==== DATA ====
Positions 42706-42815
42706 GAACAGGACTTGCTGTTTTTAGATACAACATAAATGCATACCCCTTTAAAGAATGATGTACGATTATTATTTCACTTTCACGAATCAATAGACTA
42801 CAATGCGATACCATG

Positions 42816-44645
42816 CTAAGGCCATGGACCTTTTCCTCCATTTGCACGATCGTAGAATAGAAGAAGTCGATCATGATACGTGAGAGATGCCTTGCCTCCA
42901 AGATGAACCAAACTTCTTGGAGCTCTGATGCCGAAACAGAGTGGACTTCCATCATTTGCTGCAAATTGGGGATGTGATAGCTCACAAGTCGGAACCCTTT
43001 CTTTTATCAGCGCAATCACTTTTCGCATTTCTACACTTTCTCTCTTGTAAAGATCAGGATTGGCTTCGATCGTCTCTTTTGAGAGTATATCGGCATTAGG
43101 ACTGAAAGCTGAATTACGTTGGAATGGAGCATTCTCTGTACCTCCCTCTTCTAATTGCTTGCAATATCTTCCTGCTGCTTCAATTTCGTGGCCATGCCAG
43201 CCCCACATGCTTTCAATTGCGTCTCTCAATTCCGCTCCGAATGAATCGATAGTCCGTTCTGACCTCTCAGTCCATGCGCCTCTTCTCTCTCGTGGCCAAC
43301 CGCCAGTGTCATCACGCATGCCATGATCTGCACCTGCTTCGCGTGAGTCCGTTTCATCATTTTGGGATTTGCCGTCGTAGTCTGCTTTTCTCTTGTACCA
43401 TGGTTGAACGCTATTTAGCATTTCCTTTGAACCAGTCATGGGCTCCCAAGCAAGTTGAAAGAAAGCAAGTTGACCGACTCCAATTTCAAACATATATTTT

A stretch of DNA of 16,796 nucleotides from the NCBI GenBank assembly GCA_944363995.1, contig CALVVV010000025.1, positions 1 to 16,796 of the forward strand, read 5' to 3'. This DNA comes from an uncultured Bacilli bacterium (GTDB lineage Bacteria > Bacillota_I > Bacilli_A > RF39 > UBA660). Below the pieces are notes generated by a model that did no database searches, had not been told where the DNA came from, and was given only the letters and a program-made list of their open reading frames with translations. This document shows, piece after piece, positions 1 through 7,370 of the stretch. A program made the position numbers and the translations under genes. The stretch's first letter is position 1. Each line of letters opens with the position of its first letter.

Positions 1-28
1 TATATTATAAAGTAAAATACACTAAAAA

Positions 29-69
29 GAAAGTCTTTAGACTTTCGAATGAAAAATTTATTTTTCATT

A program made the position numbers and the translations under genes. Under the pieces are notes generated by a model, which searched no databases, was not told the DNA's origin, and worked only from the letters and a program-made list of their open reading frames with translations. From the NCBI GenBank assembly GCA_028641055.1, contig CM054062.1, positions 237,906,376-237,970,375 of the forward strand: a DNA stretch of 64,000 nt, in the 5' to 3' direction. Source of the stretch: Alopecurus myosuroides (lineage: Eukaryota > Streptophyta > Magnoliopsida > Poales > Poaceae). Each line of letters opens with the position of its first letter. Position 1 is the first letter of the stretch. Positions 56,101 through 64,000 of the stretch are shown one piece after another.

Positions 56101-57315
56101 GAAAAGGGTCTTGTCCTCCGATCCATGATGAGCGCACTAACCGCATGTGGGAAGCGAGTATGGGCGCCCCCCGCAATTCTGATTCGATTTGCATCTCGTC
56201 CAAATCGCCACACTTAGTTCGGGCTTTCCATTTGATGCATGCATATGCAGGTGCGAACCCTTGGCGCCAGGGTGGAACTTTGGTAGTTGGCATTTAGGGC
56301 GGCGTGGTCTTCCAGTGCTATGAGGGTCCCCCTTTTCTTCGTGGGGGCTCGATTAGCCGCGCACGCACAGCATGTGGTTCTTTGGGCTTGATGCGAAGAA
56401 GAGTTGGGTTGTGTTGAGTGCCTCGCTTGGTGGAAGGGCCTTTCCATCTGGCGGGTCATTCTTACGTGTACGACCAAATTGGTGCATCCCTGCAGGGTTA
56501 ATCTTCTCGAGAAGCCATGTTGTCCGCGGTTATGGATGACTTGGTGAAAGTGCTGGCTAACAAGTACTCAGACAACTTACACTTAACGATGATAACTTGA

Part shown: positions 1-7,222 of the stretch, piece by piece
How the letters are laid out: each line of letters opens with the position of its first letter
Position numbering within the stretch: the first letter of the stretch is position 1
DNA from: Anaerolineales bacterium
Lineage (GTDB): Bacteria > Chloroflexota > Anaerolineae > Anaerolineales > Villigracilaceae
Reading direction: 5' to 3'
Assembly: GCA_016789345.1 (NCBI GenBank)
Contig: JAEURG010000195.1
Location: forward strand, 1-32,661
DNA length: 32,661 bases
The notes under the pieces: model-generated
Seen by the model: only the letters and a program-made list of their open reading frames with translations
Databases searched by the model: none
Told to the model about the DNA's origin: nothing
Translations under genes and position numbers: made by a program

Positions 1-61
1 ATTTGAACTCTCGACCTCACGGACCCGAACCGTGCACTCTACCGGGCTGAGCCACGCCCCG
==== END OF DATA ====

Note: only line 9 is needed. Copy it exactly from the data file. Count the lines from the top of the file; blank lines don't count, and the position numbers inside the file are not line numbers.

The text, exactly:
43201 CCCCACATGCTTTCAATTGCGTCTCTCAATTCCGCTCCGAATGAATCGATAGTCCGTTCTGACCTCTCAGTCCATGCGCCTCTTCTCTCTCGTGGCCAAC